OLD MAN QUILL #1: Grumpy Old Guardians

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Hot off the success of Old Man Hawkeye, Marvel enlists writer Ethan Sacks to tell another story for the growing “Old Man Superhero” brand. OLD MAN QUILL #1 shows us the future of the Guardians Of The Galaxy for this timeline.

old man quill 1 cvr



We open with a younger Peter Quill who’s assumed the role of Spartax Emperor from his father. He’s got a little family back home as he leads an assault on the Universal Church Of Truth. His “military genius” was for naught and the world he’s sworn to protect falls, along with his family.

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Now an old man, Quill is broken and unable to move on. Our story begins when his former galaxy guardian allies come to drag him back into a fight against the Church. Much like the Hawkeye and Logan installments in the “Old Man” brand, Old Man Quill is tragic and oddly satisfying.

One of the strongest elements of Ethan Sacks’ fantastic Old Man Hawkeye was that it was the Hawkeye of old. The Clint Barton we remember from pre-Matt Fraction era Marvel comics. Sacks looks to revisit the same formula with Star-Lord, his Quill is much more Abnett/Lanning than post-Chris Pratt Quill.

Seeing the wear and tear on Drax, Gamora, Rocket, and Mantis is delightful. Mantis has an especially interesting dilemma in her older age, being overloaded with too many memories and feelings from over the years. These are the kind of details that Sacks is particularly great with.

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Quill and his former allies had a falling out years ago and it’s going to be an enjoyable read as they hash it out over these twelve issues. The “grumpy old men” moments are satisfying as well. Sacks knows exactly how to deliver moments like Rocket saying “All that murdering…is murder…on my back.”

The book’s biggest strength is Sacks’ voice and appreciation for these characters; he utilizes the timeline sandbox that he’s creating in. The biggest weakness in this first issue is the plot itself. Quill is scooped up to “save the galaxy” from the Church, but then we’re investigating a distress call? Then the Milano is blasted and crash lands.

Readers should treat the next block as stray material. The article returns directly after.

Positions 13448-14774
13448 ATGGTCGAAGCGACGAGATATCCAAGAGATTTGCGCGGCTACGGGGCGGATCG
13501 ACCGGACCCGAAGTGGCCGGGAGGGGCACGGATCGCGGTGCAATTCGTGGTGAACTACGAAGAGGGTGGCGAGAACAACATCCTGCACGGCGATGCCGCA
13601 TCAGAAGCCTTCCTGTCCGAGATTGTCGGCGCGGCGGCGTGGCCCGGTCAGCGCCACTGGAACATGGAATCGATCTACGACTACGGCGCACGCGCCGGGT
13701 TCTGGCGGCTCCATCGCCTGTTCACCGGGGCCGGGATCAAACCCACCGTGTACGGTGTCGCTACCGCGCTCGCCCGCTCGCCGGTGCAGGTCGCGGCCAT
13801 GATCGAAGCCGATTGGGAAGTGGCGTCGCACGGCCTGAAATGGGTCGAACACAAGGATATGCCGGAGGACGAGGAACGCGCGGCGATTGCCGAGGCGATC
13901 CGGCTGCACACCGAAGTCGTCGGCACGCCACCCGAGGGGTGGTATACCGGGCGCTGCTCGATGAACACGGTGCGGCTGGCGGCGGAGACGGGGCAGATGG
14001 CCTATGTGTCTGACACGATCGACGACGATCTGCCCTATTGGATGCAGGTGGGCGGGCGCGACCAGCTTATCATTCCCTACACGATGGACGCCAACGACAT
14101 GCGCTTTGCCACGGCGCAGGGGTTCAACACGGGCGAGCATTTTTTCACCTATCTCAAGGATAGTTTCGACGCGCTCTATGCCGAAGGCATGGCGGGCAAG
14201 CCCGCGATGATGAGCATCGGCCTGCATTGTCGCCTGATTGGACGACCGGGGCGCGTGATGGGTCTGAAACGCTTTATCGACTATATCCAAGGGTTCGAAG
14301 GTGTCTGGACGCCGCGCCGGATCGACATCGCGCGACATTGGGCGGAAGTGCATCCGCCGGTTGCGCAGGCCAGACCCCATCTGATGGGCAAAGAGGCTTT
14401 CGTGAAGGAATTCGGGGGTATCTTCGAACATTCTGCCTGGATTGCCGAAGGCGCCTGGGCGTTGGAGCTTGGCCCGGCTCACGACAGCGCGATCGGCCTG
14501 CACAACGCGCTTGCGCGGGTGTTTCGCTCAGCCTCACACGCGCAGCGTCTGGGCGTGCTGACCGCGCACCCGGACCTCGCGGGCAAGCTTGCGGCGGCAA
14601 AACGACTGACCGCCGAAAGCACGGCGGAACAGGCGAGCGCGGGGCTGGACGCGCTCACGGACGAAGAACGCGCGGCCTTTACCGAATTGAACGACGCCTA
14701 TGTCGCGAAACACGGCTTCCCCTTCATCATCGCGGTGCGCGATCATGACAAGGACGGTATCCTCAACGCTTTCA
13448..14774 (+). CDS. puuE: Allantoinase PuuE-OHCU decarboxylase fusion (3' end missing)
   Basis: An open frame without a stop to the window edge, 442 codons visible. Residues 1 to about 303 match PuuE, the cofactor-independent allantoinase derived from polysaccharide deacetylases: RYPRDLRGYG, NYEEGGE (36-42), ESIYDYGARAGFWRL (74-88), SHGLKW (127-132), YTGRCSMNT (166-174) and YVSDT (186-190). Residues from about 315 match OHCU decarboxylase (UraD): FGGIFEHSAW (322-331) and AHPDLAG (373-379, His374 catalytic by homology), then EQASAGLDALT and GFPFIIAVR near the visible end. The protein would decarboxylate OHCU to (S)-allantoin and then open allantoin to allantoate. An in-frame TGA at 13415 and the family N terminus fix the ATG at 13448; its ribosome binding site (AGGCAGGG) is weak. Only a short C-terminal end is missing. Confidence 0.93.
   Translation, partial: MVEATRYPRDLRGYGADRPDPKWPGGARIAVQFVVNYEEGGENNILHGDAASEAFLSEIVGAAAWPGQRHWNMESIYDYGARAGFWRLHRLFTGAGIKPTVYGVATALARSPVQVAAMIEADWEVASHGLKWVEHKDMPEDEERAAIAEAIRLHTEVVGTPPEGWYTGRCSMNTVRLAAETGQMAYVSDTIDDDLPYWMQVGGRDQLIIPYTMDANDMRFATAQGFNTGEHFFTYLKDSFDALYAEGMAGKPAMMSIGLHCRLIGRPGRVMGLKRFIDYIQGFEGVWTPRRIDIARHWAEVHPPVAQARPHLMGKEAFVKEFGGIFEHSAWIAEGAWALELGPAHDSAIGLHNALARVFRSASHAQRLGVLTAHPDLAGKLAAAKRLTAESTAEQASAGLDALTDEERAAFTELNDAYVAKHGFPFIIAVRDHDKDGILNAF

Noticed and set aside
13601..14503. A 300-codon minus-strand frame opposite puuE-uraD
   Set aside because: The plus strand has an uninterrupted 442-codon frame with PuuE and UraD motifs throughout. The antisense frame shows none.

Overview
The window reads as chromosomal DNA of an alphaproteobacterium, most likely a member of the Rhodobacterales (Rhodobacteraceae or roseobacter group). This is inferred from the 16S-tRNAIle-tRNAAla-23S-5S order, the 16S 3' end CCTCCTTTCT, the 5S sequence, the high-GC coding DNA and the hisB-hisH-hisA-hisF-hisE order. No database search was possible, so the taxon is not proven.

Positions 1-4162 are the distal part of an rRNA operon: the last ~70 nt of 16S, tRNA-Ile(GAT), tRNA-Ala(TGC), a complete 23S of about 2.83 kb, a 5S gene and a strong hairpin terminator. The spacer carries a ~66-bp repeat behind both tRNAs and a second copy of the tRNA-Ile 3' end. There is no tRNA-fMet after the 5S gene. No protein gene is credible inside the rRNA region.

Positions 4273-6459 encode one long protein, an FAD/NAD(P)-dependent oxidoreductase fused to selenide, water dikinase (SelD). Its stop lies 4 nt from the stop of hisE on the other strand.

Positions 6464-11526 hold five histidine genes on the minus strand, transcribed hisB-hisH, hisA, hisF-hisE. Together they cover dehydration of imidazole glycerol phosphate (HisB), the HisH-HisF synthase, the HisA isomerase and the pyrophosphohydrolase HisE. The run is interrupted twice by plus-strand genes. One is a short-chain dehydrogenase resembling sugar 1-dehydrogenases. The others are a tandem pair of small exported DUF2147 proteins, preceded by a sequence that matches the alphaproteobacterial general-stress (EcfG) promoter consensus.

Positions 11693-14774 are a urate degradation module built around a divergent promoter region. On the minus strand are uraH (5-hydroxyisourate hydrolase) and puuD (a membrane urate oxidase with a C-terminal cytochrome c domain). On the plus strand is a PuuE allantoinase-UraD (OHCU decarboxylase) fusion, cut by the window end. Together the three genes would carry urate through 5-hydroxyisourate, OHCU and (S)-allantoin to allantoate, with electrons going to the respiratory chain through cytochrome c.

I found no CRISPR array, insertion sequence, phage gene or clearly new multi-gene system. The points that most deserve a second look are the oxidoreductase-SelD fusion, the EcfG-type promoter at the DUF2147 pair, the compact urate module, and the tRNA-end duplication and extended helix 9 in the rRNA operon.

Where the Milano and it’s crew crash lands is our shocking twist ending that I didn’t see coming. Throwing these lovable old Guardians into the Wasteland of Old Man Logan/Hawkeye could make or break this book.

In the past, when the Guardians are stranded on Earth, it’s a bore. It limits and dulls the characters to not have them in the extremes and outrageousness that the 616 cosmos provide. Perhaps it will be different given that it’s the Wasteland and not just another Civil War for them to be props in.

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Artist Robert Gill channels the Abnett/Lanning glory days as well. These look like the Guardians of that era have been aged, even with Emperor Quill sporting his current armor. Gill does a wonderful job adding appropriate wear and tear to each of member of the team.

Gill’s aging and expressions with Quill himself are fantastic. The pain behind his eyes, the anger in Rocket’s, the sadness and disappointment in Gamora’s. Shredding through a Brood swarm with this gang of geezers shows that they’ve still got it but are definitely not at their peak still.

Old Man Quill #1 may end up being the most fun of the “Old Man Superhero” brand. Marvel was smart for recognizing that Ethan Sacks clearly has a vision for this particular stories and once again paired him with a fitting creative team.

Another trip to the Wastelands makes for an exciting premise, this opening chapter may lack a detailed script but more than makes up for it in character. Also there will be DOOM and you can never go wrong with Dr. D. That Mt. Doommore was a glorious and promising sight.



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Brandon J. Griffin - Comic Book Critichttps://twitter.com/griffunk
New Jersey scum who worships comic books like religious literature. Yell at me on Twitter @griffunk
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